dc.titleFlashing Must GO to Make Our Infection Rate LOW!en_GB
dc.contributor.authorMilligan, Kelly A.en_US
dc.author.detailsKelly A. Milligan, RN, CNOR, Aria Health, Philadelphia, Pennsylvania, USA, email: kamilligan@ariahealth.orgen_US
dc.identifier.urihttp://hdl.handle.net/10755/161912-
dc.description.abstractPoster presented at AORN's 58th Annual Congress: In 2002, the Centers for Disease Control and Prevention reported that about two million patients got nosocomial infections; 90,000 of these patients developed a significant untoward outcome. A significant or untoward event could be death or permanent injury resulting from these infections is a sentinel event, which is then reported to the Joint Commmision. Therefore, the Centers for Disease Control and Prevention and the Joint Commission have heightened the awareness of the need for action plans, process evaluations, and data analysis related to flash sterilizations within organizations. Our focus with this process is to evaluate and decrease the flash sterilization percentage rate within our organization. Our operating room (OR) steering committee consists of surgeons, directors, managers, charge nurses, educator, infection prevention nurse, and a sterile processing manager. One of our strategies to decrease our infection rate was to further drill down our process for flash sterilization in our ORs. We decided as a group to review all the flash logs quarterly. Kelly Milligan was delegated to collect, interpret, and report out the data from the flash logs and flash sterilizers in all ORs. We currently are in the assessment needs phase of our plan. Implementation measures are slowly being incorporated into our plan, such as educating the staff on flash sterilization and buying instrumentation that are utilized consecutively for one particular surgeon or procedure. We hope our outcomes will show a decrease in our flash sterilization percentage rate. If our processes and data collection prove to decrease our overall flash rate, we can acurately prove that we are moving toward decreasing our patients postoperative infection rates.en_GB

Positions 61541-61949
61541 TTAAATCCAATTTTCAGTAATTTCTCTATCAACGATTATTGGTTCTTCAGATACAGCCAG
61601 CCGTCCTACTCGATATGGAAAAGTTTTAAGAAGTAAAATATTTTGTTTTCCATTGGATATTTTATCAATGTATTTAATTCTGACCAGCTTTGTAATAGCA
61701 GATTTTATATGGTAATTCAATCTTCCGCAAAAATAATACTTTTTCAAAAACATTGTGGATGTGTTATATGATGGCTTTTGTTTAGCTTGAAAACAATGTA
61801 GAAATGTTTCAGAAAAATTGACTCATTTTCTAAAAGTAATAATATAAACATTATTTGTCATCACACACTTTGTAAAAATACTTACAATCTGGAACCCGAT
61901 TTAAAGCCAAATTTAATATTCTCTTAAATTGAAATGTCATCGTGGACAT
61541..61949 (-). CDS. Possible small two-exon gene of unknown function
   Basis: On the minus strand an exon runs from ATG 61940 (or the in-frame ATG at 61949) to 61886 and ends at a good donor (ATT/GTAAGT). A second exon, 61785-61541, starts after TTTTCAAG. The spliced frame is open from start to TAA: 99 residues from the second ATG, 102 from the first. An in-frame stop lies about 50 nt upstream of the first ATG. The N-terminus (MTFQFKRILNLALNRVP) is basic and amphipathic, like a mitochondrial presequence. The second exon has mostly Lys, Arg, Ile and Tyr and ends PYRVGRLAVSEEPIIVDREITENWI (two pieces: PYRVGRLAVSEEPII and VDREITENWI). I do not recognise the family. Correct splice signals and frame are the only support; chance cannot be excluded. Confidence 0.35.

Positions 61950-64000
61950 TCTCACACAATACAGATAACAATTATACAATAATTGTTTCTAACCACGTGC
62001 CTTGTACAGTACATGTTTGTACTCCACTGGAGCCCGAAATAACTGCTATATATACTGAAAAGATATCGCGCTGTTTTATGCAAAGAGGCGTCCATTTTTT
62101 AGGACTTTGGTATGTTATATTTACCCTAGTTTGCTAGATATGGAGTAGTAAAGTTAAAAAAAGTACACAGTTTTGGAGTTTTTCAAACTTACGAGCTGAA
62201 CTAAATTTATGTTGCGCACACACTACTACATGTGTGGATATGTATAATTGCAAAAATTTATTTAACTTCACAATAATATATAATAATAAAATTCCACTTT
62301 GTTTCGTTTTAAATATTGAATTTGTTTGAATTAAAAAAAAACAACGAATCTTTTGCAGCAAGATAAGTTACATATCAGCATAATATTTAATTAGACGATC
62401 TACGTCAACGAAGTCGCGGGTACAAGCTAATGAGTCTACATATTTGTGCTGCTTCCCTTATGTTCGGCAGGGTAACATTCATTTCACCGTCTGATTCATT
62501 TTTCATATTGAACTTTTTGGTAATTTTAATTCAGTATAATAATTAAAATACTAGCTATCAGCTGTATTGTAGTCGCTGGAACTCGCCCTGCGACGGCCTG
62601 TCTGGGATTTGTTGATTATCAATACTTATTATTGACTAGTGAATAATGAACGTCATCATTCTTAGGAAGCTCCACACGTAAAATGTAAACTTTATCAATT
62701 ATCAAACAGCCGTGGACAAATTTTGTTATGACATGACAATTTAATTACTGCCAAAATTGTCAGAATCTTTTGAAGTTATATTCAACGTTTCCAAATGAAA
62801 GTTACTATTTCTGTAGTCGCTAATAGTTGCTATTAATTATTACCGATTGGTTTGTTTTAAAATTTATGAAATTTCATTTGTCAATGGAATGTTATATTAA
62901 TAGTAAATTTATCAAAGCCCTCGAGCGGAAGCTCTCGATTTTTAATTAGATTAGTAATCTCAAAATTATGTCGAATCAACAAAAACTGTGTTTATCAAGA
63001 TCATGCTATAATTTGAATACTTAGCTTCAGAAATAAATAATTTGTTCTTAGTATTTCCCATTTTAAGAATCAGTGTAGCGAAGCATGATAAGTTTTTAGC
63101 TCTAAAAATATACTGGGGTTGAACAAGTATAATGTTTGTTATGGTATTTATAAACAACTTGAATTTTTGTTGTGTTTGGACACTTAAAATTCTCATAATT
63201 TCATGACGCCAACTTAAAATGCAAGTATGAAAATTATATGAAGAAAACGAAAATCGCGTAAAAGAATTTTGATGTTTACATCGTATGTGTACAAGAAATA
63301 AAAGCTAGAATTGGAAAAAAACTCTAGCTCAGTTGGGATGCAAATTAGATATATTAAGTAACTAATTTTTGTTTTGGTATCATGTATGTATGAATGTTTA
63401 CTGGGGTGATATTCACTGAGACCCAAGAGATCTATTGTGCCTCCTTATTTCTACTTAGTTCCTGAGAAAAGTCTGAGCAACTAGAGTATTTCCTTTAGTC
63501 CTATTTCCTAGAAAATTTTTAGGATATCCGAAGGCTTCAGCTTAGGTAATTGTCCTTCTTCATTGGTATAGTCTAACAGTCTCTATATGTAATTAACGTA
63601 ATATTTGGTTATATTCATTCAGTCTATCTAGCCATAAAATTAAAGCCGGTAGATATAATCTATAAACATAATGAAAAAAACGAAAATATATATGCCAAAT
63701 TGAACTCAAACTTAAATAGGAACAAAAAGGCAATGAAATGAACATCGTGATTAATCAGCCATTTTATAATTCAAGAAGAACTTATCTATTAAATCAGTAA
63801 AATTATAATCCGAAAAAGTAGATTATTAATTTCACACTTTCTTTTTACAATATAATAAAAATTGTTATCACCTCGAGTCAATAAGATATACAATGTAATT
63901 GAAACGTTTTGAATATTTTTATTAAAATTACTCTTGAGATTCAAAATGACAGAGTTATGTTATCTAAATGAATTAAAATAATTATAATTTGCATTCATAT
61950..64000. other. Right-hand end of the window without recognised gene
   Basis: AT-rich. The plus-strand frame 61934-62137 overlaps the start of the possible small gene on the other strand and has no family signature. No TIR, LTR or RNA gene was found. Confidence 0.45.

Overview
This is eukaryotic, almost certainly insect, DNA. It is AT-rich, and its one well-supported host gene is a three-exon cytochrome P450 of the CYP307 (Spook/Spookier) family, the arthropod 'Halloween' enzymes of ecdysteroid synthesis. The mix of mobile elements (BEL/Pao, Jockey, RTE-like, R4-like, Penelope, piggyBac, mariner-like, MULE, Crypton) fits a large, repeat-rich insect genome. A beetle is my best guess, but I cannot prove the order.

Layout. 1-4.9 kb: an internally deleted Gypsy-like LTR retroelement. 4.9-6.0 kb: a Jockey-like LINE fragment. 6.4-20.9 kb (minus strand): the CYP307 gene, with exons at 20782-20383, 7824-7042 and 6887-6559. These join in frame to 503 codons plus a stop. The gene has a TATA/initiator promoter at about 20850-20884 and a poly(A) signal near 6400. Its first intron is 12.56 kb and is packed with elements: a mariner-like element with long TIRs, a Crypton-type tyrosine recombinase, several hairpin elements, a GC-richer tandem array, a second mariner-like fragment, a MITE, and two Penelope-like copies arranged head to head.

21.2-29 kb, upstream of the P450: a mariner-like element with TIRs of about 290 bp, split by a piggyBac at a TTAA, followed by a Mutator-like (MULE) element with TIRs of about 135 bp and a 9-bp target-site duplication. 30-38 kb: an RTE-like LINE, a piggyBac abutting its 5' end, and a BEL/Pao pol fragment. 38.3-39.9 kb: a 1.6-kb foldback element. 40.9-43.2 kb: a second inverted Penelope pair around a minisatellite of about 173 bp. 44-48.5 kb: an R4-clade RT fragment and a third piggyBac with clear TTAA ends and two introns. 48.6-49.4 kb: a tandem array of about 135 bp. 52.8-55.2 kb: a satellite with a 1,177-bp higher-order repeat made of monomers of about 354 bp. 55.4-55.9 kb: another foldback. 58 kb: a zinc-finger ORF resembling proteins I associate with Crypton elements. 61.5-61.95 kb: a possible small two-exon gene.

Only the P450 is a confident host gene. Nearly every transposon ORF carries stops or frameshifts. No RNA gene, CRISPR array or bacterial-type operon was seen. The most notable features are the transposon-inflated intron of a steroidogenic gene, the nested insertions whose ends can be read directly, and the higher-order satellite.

dc.date.available2011-10-27T08:42:40Z-
dc.date.issued2011-10-27en_GB
dc.date.accessioned2011-10-27T08:42:40Z-
dc.conference.date2011en_US
dc.conference.nameAORN 58th Annual Congressen_US
dc.conference.hostAssociation of periOperative Registered Nursesen_US
dc.conference.locationPhiladelphia, Pennsylvania, USAen_US
dc.descriptionAORN 58th Annual Congress, 2011 held March 18, 2011 - March 24, 2011 in Philadelphia Convention Centeren_US
dc.description.noteThis is an abstract-only submission. If the author has submitted a full-text item based on this abstract, you may find it by browsing the Virginia Henderson Global Nursing e-Repository by author. If author contact information is available in this abstract, please feel free to contact him or her with your queries regarding this submission. Alternatively, please contact the conference host, journal, or publisher (according to the circumstance) for further details regarding this item. If a citation is listed in this record, the item has been published and is available via open-access avenues or a journal/database subscription. Contact your library for assistance in obtaining the as-published article.-